Agile project management prevents coding for the future. Our client asks some reports which can be coded withing the schema of existing database structure, but the best practices strongly suggest that the client really aims for some kind of data warehousing solution. Neither our company nor our client is ready for upfront investments and additional work that will bring rewards in future only. What to do? 1) Be satisfied with the present status quo and go with suboptimal design of reports with low maintainability? 2) strongly press for warehousing solution. Who makes such decisions? Developers see the problem, client and management does not see the problem and don't understand the concerns of developers. What should be done in this situation, what behaviour are expected by the best practices of project management methodologies?

Over-Engineering is an Agile Anti-Pattern

Our client asks some reports which can be coded withing the schema of existing database structure, but the best practices strongly suggest that the client really aims for some kind of data warehousing solution. Neither our company nor our client is ready for upfront investments and additional work that will bring rewards in future only.

There are several agile principles you need to follow:

  1. CodeGnome's Law of Transparency: "No invisible work, ever!"
  2. YAGNI: "You Ain't Gonna Need It"
  3. Visualize the work.
  4. Surface technical debt.

Basically, agile frameworks are not a silver bullet that make work magically easier or more efficient. When done right, agile principles make business choices and their associated costs visible to the organization.

By making the process that the team is following to generate reports transparent, and by making the costs of that work visible, you empower clients and management to make informed choices. That does not mean that implementing a forward-looking solution is the right thing, either. In some cases, the business cost of a sub-optimal technical solution may be the better choice if:

  • The labor costs for the sub-optimal solution are lower than the replacement costs of a newer system.
  • The current solution is "good enough" for the expected lifetime of the product or solution in the marketplace.
  • Business priorities or market conditions make the current solution a better strategic choice than investing in a different long-term solution.
  • Anything else that causes the senior executives, when fully informed, to decide that limited resources or budgets should be expended elsewhere.

Your job as a project manager, Scrum Master, Product Owner, or agile practitioner is not to make business decisions for the organization. Your job is to provide viable options for incremental/iterative delivery within the Definition of Done, and to make all work and all project costs visible.

The rest is up to senior management. If they break the process, they get to keep both halves.

If you see the problem, but someone else does not, the only thing you can do is keep trying to make them understand the problem. This isn't just related to Agile; in general it's your job to make other (non-tech) people understand the consequences of their choices as best as you can.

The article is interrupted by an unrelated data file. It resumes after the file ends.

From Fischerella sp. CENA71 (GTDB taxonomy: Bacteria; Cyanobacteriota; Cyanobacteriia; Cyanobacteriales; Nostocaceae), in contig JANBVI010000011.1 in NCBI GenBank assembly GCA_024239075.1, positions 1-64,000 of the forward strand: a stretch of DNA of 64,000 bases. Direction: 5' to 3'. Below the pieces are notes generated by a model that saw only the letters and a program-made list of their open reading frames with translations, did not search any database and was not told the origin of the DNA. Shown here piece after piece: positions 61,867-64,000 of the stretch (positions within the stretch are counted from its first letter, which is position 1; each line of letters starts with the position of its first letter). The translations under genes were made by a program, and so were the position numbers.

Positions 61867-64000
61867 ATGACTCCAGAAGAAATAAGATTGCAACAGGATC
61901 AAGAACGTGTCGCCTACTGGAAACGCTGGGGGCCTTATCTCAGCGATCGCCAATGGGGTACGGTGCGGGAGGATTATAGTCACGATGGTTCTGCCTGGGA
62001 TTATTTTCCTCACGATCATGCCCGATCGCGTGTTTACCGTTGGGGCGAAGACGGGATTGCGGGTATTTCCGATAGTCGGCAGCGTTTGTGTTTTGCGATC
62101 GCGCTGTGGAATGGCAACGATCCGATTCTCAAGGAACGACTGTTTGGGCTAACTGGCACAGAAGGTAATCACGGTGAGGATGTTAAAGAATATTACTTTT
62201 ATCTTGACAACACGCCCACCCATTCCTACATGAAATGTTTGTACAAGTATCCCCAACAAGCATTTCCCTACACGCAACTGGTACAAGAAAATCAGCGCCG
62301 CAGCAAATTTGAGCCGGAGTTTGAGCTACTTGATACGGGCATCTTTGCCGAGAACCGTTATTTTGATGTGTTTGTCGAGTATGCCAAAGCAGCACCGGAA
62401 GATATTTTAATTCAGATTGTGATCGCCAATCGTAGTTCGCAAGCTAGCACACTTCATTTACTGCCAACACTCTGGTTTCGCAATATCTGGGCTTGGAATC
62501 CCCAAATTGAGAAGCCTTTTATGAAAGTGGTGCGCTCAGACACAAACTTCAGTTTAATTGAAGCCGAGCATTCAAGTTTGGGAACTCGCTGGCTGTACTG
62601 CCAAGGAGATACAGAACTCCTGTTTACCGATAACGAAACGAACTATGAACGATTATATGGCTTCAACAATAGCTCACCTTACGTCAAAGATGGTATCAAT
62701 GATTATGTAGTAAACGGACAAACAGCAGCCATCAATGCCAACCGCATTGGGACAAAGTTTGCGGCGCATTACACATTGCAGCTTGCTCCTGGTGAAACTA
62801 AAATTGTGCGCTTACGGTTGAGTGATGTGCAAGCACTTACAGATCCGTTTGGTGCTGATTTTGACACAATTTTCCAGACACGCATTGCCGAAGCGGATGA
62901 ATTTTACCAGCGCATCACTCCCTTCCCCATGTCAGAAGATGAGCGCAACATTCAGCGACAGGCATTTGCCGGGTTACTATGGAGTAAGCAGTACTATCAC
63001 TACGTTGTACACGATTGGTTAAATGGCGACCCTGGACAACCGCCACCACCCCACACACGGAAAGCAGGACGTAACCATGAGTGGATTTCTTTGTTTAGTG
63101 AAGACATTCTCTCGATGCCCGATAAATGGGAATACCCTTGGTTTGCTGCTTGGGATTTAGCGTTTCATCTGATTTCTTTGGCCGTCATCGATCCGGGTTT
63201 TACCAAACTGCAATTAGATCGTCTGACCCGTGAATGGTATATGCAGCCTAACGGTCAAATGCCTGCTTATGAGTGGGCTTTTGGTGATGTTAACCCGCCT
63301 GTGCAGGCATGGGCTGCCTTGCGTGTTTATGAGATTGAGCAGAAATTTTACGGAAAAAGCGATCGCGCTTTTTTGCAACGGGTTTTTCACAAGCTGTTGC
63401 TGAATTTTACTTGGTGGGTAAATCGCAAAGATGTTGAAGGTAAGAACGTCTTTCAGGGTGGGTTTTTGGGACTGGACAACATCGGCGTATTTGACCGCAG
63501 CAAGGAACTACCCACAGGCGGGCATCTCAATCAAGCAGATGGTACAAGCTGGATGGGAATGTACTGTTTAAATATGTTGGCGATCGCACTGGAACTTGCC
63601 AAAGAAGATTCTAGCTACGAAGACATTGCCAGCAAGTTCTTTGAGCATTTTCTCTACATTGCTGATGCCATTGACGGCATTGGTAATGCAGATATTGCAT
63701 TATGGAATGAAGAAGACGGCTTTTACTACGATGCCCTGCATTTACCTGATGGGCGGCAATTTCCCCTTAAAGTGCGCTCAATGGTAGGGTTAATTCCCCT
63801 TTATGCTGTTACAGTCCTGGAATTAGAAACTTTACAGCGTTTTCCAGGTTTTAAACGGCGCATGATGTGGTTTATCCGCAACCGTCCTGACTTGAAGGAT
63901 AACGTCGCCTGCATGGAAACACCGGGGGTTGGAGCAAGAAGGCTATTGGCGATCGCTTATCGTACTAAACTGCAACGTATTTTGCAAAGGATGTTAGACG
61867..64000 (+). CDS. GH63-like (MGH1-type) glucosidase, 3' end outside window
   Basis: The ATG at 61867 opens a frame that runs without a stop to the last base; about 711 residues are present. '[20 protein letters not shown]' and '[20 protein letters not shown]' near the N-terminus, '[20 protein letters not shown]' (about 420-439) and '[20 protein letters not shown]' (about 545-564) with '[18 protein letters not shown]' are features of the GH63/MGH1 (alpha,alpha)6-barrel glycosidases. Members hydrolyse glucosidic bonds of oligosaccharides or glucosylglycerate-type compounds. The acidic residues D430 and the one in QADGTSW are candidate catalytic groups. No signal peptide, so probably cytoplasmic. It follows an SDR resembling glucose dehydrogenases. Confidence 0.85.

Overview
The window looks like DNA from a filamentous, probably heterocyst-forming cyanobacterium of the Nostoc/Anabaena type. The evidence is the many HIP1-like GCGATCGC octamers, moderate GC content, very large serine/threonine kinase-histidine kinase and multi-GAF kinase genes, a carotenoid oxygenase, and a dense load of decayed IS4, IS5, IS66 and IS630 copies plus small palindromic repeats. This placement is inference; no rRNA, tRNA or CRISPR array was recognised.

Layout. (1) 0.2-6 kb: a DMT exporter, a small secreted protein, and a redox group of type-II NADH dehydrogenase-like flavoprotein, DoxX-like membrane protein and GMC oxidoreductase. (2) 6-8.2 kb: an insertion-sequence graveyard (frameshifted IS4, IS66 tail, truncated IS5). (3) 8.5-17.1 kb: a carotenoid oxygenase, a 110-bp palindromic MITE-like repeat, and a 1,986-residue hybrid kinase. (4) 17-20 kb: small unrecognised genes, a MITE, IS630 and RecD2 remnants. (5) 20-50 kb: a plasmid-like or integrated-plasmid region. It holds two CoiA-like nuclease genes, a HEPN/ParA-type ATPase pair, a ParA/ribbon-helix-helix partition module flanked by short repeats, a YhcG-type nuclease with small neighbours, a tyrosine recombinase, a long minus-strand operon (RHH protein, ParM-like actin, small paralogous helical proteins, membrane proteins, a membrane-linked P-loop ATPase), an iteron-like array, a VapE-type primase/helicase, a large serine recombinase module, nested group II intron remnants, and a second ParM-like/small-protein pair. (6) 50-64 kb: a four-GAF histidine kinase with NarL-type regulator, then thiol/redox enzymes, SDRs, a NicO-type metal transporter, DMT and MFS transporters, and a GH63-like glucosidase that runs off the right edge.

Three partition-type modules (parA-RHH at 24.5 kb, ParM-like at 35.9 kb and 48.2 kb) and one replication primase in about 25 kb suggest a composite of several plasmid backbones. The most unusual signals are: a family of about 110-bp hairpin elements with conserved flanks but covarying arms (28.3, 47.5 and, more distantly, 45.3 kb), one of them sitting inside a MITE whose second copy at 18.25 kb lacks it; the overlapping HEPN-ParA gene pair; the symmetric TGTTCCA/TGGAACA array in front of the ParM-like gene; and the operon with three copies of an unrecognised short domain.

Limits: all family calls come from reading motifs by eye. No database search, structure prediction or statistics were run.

Keep making the reports, keep being honest about the time required to make them, the maintenance costs that are being paid (and I mean actually paid, not potentially down the line) and keep trying to explain that if the client expects to be doing more of this in the future, it might help to move over to to better architecture.

Remember that Agile is a big fan of being transparent towards your client and collaborating with them. So don't try to secretly build things they're not asking for, and don't hide the truth from them. If you are right, then one of two things will happen:

A) they will learn of and accept your concerns after a while and think about the future and the investments they need to make B) they ignore you and they will suffer the pain of doing so

These are the exact same outcomes that would happen with any other methodology, by the way.

"Because we're agile, we want to do a large up-front investment that won't bring immediate results."

Umm... does not compute.

The point of agile is to get something working in front of the client asap, in order to get feedback so you can change that previous something.

Clients don't know what they need until you first give them what they ask for and they realize it's not what they want. And, sometimes (rarely, in my experience, but it does happen), clients actually do know what they want - at least, more than the developers do. Maybe they expect this report to only be used for a few months? That would make a large up-front investment a poor choice.

The only way you can know is by getting feedback.

So. Go for the quick solution that gets early feedback. But build it in such a way that's easy to change in the future. Take a look at the Repository Pattern of Domain-Driven Design that facilitates the Dependency Inversion Principle.

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